Graduate School of Integrated Sciences for Life
Program for Biotechnology
Hiroshima University

Kuroda Lab.



Our research group has focused on “biomolecules-material interface”, “phosphorus and biomolecules”, “silicon and biomolecules” and developed environmental biotechnology as well as biosensing that contributes to our health.



Biomolecules-material interface

This group is studying on proteins/peptides that capture interfaces of inorganic/organic materials. For example, asbestos detection method has been developed using asbestos-binding peptides. The exosome-binding peptides are now used for isolation/analysis of exosomes. They are developing a new method to modify the interface of silicon devices.


Phosphorus and biomolecules

There are metabolic pathways of phosphate polymer “polyphosphate” and of +3 oxidation state of phosphorus “phosphite”. ATP can be synthesized using polyphosphate and ADP. NADH can be generated from NAD and phosphite. This group is studying on application of these metabolic enzymes to bio-production. They utilize these genes to develop phosphorus accumulating bacteria as well as phosphite-dependent organisms for biocontainment.





Silicon and biomolecules

Although silicon metabolism is well-known in diatoms and plants, this group is considering that it has evolved from microorganisms. They found that a group of Bacillus incorpotates silicon on their spore surfaces and are now studying on the origin of silicon metabolism of life.




Shining the light on asbestos (Research on advanced asbestos testing using asbestos-binding proteins and fluorescence)
LinkIconScience Impact.pdf

Bio-material interface

T. Ishida, N. Fujihara, T. Nishimura, H. Funabashi, R. Hirota, T. Ikeda, and A. Kuroda
Live-cell imaging of macrophage phagocytosis of asbestos fibers under fluorescence microscopy
Genes and Environment, 41, 14-25 (2019) 
T. Ishida, M. Alexandrov, T. Nishimura, K. Minakawa, R. Hirota, K. Sekiguchi, N. Kohyama, and A. Kuroda
Molecular engineering of a fluorescent bioprobe for sensitive and selective detection of amphibole asbestos
PLos ONE, 8(9):e76231 (2013)
T. Ikeda, A. Kuroda
Why does the silica-binding protein "Si-tag" strongly bind to silica surfaces? Implications of conformational adaptation of the intrinsically disordered polypeptide to solid surfaces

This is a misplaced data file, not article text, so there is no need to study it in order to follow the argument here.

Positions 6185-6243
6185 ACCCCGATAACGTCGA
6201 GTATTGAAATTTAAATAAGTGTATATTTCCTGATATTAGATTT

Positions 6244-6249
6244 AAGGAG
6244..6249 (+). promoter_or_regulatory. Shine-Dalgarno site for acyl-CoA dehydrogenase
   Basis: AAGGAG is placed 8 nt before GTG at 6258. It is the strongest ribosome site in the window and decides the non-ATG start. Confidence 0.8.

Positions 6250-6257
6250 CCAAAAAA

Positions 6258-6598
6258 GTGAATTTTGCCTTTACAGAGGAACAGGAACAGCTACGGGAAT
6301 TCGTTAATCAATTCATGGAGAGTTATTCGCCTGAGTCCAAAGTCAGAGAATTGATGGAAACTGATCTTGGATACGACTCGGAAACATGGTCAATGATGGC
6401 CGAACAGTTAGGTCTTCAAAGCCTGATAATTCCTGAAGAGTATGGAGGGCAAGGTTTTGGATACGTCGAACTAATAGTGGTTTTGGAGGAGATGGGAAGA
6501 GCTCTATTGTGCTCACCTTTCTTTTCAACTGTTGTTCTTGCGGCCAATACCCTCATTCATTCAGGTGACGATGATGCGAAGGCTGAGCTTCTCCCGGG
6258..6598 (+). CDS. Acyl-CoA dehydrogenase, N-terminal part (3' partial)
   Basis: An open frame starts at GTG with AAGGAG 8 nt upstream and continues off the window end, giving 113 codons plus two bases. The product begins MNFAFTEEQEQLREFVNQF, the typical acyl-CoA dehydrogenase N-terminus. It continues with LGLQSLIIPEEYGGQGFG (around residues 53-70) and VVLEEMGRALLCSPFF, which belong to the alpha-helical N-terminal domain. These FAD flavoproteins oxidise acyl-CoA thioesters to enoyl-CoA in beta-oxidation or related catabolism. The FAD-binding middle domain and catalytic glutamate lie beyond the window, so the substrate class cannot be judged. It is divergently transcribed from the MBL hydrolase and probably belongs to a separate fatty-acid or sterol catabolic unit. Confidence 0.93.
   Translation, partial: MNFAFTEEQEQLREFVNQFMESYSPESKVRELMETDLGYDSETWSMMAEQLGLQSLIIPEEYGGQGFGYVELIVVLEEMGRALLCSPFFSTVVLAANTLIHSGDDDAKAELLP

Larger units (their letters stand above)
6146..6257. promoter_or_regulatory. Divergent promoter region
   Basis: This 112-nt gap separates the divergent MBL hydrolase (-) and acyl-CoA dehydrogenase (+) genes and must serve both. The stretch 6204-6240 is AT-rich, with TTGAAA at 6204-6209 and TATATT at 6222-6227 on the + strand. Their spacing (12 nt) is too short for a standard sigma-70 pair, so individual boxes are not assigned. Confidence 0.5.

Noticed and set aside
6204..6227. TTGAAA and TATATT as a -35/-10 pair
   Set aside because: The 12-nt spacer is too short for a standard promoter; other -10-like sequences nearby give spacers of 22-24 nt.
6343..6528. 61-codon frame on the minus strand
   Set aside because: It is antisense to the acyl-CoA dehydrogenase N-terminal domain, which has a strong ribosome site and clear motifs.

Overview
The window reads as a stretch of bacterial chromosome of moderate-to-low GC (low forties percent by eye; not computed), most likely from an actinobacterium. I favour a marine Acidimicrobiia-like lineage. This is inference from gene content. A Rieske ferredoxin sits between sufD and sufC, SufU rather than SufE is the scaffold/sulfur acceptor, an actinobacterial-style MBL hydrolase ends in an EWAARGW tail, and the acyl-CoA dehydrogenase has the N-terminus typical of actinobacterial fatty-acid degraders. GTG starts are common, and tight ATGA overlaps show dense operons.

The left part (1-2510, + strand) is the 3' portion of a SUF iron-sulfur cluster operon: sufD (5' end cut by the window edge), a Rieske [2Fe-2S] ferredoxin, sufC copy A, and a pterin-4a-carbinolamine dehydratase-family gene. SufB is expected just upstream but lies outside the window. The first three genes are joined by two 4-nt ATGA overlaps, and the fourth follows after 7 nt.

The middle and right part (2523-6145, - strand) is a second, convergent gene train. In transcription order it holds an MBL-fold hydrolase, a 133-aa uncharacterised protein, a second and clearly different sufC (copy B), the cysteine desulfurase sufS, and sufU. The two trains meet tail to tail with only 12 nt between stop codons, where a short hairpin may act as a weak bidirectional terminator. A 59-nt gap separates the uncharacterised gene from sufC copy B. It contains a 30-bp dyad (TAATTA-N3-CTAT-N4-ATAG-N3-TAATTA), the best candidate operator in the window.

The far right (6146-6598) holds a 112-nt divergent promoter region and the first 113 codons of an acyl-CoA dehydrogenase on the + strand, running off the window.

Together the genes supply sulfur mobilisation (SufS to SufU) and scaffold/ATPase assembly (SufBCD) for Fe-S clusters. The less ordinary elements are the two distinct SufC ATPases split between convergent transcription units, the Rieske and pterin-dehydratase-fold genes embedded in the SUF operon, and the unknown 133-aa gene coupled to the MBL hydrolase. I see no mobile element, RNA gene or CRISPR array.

Colloids Surf. B: Biointerfaces, 86(2), 359-363 (2011) 

Phosphorus and biomolecules

R. Hirota, K. Abe, Z. Katsuura, R. Noguchi, S. Moribe, K. Motomura, T. Ishida, M. Alexandrov, H. Funabashi, T. Ikeda & A. Kuroda
A Novel Biocontainment Strategy Makes Bacterial Growth and Survival Dependent on Phosphite
Scientific Reports, 7:44748 (2017)

K. Motomura, R. Hirota, M. Okada, T. Ikeda, T. Ishida, and A. Kuroda
A new subfamily of polyphosphate kinase 2 (class III PPK2) catalyzes both nucleoside monophosphate phosphorylation and nucleoside diphosphate phosphorylation, Appl. Environ. Microbiol. 80(8), 2602-2608 (2014)
S. Iwamoto, K. Motomura, Y. Shinoda, M. Urata, J. Kato, N. Takiguchi, H. Ohtake, R. Hirota, A. Kuroda
Use of an Escherichia coli recombinant producing thermostable polyphosphate kinase as an ATP regenerator to produce fructose 1,6-diphosphate
Appl. Environ. Microbiol. 73, 5676-5678 (2007)
T. Morohoshi, T. Maruo, Y. Shirai, J. Kato, T. Ikeda, N. Takiguchi, H. Ohtake, A. Kuroda
Accumulation of inorganic polyphosphate in phoU mutants of Escherichia coli and Synechocystis sp.
Appl. Environ. Microbiol., 68, 4107-4110 (2002)

Silicon and biomolecules 

R. Hirota, Y. Hata, T. Ikeda, T. Ishida, A. Kuroda
The silicon layer supports acid resistance of Bacillus cereus spore
J. Bacteriol. 192, 111-116 (2010) 
K.Motomura, T. Ikeda, S. Matsuyama, M. A. A. Abdelhamid, T. Tanaka, T. Ishida, R. Hirota, A. Kuroda,
The C-terminal zwitterionic sequence of CotB1 Is essential for biosilicification of the Bacillus cereus spore coat, J. Bacteriol., 198,  276-282 (2016)

Biosensing (Fluorescence, Luminescence)

A. Kuroda, Alexandrov M., Nishimura T., Ishida T
Rapid on-site detection of airborne asbestos fibers and potentially hazardous nanomaterials using fluorescence microscopy-based biosensing
Biotechnol J. 11:757-767 (2016)
K. Noda, H. Goto, Y. Murakami, A.B.F. Ahmed, A. Kuroda
Endotoxin assay by bioluminescence using mutant firefly luciferase
Anal. Biochem. 397, 152-155 (2010) 
T. Satoh, J. Kato, N. Takiguchi, H. Ohtake, A. Kuroda
ATP amplification for ultrasensitive bioluminescence assay: detection of a single bacterial cell
Biosci. Biotechnol. Biochem. 68, 1216-1220 (2004)

Request or Contact information

mail to: akuroda(at)
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Akio Kuroda's lab | Hiroshima University (HU) - ResearchGate


Other papers